CARLES CASTRO. BARCELONA
12/21/2020 01: 20Updated to 12/21/2020 10:34
Demonstration after confirming the disqualification of the president of the Generalitat Quim Torra last September EFE
The Catalan Republic is, depending on how you look at it, a beautiful dream or a terrible nightmare for many citizens of Catalonia. At the peak of the sovereignty process, the positions seemed 50% distributed, with a slight advantage for those in favor of remaining in Spain. But almost a decade after the sovereignty emergence, the dream is fading and only 8% of citizens trust that independence will materialize in the short term, according to the 2020 survey of the Institut de Ciències Polítiques i Socials (ICPS). Even the preference for secession as the most suitable territorial model for Catalonia has fallen ten points since 2014 (from 45% to 35%), according to the Center d’Estudis d’Opinió (CEO).
Recent experience seems to have reduced the perimeter of pro-independence. At least on the plane of reality. Virtually more than 40% of Catalans (according to both the CEO and the ICPS) would vote in favor of independence in a hypothetical consultation. But that percentage falls when citizens are asked if they prefer Catalonia to be an independent state or to continue to be part of Spain.
65% of citizen fear that the attempt to separate from Spain will generate a conflict of coexistence in Catalonia.
90% of the pro-independence electorate (which supported Junts, Esquerra or the CUP in 2017) would vote affirmatively in an imaginary referendum of self-determination. But that percentage drops to 80% when those same voters are asked if what they prefer is that Catalonia be an independent state. And the rate of support for independence falls even more – even below 70% – when what is asked to these voters is “how they would like the pro-sovereignty process to end.” One in four would choose an agreement with the State that would expand the self-government of Catalonia. Now, when you enter the realm of stark reality, the percentages are further reduced. When asked “how do you think the pro-sovereignty process will end”, only 25% of the voters of JxCat and the CUP, and 13% of those of Esquerra, are convinced that independence awaits at the end of the road. On the contrary, about 40% of Puigdemont’s followers and almost 50% of Junqueras’s supporters expect some kind of agreement that will expand Catalan self-government. And, pay attention, one in five even foresees the abandonment of the procés.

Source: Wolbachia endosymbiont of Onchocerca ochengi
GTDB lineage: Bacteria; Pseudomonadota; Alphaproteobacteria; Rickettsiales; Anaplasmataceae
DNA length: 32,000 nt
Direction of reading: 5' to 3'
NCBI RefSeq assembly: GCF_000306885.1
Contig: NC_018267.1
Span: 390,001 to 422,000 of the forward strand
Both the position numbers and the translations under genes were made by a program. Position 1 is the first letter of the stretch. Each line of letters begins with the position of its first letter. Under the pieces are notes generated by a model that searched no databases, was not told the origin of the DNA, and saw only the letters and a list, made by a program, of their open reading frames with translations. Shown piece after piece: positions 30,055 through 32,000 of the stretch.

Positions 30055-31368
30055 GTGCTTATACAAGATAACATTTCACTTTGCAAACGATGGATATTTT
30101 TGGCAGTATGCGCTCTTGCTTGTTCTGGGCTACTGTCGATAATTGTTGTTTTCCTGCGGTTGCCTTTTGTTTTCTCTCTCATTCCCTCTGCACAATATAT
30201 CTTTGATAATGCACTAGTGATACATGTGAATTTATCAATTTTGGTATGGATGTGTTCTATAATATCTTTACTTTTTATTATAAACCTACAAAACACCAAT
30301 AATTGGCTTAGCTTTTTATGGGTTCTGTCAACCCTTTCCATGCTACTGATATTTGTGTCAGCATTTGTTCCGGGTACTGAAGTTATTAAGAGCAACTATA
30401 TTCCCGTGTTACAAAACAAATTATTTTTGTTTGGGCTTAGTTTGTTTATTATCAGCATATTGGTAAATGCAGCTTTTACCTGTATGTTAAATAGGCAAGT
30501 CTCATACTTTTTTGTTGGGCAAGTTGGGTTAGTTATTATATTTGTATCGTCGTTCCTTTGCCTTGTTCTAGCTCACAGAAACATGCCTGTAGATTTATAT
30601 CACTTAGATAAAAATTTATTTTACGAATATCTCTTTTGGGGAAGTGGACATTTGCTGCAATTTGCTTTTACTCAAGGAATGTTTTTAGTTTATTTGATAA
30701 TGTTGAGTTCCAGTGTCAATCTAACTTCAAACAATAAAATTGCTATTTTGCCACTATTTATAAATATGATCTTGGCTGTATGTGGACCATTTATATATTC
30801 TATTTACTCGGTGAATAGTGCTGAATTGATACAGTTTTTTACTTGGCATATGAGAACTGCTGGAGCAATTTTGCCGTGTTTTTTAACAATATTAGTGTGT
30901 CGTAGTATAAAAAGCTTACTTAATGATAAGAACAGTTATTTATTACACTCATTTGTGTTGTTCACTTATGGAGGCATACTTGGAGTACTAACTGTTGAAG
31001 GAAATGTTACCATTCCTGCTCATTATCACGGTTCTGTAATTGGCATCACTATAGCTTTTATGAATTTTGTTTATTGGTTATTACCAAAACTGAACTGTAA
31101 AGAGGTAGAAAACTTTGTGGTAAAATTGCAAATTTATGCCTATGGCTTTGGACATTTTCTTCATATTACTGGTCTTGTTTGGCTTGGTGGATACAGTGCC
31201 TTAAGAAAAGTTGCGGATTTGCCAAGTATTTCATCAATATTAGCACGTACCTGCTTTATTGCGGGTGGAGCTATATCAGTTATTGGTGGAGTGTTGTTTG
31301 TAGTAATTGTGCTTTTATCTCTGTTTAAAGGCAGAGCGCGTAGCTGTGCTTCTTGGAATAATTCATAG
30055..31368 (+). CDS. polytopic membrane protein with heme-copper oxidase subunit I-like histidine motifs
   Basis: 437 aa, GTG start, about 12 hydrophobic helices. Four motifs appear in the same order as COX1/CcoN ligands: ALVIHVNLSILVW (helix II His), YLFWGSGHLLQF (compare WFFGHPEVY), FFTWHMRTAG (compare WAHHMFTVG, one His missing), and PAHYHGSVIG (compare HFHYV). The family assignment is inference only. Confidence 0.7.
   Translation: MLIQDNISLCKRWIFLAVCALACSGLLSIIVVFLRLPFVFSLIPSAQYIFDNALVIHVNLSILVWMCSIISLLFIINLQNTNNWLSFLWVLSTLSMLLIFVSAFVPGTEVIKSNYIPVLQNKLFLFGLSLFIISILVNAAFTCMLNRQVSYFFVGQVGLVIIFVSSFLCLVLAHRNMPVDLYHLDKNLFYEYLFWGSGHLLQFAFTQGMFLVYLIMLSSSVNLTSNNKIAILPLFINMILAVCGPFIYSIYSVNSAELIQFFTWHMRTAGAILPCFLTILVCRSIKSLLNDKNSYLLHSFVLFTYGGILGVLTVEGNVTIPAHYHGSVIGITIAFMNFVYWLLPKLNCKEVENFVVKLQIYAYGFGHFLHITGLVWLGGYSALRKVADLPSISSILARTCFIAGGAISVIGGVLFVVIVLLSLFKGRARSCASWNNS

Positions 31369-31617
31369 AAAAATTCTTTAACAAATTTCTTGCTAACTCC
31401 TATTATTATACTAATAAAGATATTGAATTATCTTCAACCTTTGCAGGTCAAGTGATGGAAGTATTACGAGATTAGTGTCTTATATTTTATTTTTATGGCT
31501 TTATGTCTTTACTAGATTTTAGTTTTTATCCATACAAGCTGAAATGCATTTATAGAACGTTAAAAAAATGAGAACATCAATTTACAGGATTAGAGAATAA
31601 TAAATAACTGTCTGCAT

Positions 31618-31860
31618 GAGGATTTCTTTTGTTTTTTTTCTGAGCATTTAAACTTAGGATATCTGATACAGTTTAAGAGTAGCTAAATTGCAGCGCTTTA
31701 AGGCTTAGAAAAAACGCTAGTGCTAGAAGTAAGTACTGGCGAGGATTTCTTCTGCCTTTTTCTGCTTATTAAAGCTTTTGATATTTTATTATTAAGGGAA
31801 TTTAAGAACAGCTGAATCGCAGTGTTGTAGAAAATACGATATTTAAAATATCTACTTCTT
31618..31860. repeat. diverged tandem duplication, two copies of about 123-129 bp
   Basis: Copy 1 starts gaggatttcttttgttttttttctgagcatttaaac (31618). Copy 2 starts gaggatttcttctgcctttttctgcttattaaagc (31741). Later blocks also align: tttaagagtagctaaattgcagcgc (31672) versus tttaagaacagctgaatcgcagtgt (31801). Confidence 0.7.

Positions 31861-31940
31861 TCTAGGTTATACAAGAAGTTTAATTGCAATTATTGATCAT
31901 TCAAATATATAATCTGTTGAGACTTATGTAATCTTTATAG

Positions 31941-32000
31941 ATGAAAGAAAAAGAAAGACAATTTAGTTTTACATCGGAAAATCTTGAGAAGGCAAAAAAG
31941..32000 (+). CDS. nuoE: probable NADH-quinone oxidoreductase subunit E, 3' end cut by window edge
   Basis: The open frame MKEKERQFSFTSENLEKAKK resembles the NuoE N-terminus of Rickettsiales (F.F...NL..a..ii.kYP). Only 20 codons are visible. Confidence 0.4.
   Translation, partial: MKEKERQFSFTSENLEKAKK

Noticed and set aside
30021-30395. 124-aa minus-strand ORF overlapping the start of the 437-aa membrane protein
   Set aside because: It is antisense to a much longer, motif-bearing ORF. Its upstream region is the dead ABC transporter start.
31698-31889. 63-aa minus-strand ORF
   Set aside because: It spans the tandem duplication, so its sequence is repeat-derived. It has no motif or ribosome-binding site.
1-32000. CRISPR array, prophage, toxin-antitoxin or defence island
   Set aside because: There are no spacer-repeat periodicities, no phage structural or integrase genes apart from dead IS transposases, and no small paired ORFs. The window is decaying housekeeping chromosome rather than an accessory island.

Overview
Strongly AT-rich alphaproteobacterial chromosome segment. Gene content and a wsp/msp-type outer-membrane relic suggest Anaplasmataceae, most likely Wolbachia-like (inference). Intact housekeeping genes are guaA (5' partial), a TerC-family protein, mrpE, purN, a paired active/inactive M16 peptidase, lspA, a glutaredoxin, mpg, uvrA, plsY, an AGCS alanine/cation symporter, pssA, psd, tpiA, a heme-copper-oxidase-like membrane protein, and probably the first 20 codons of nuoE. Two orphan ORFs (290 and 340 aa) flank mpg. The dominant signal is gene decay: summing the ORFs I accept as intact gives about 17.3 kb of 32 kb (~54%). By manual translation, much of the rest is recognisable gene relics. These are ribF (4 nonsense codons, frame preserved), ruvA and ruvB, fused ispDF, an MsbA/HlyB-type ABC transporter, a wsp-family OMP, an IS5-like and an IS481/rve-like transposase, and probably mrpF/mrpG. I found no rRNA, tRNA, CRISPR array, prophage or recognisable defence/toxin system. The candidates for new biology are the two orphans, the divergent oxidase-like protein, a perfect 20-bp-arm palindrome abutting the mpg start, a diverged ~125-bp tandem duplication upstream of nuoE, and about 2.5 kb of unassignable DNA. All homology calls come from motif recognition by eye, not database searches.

Catalan public opinion about the procés
The reality, however, is broader and also reflects the deep division that the pro-sovereignty project provokes in Catalan society. According to the CEO, independence would face 45%, in favor, with 50%, against. And according to the ICPS, supporters would fall to 41% while opponents would be divided between those who would cast a negative vote in a referendum (32%) and those who would not recognize the legitimacy of a consultation on that issue and would abstain (22% ). That is to say, disaffection towards independence reaches 55% of Catalans.
The polarization of Catalonia into two irreconcilable blocs is also observed in another data: compared to 80% of sovereignty voters in favor of an independent State, 95% of the voters of Ciudadanos, PSC or PP, and 65% of the Communs, align themselves in favor of continuing within Spain. Hence, two-thirds of Catalans admit their concern about the possibility that the independence debate causes problems of coexistence in Catalonia. This set of indicators suggests that the procés has entered a dead end as it was initially conceived, and its promoters must face landing in reality. Another thing is that this is possible at the gates of a very close electoral campaign, especially in the independence movement.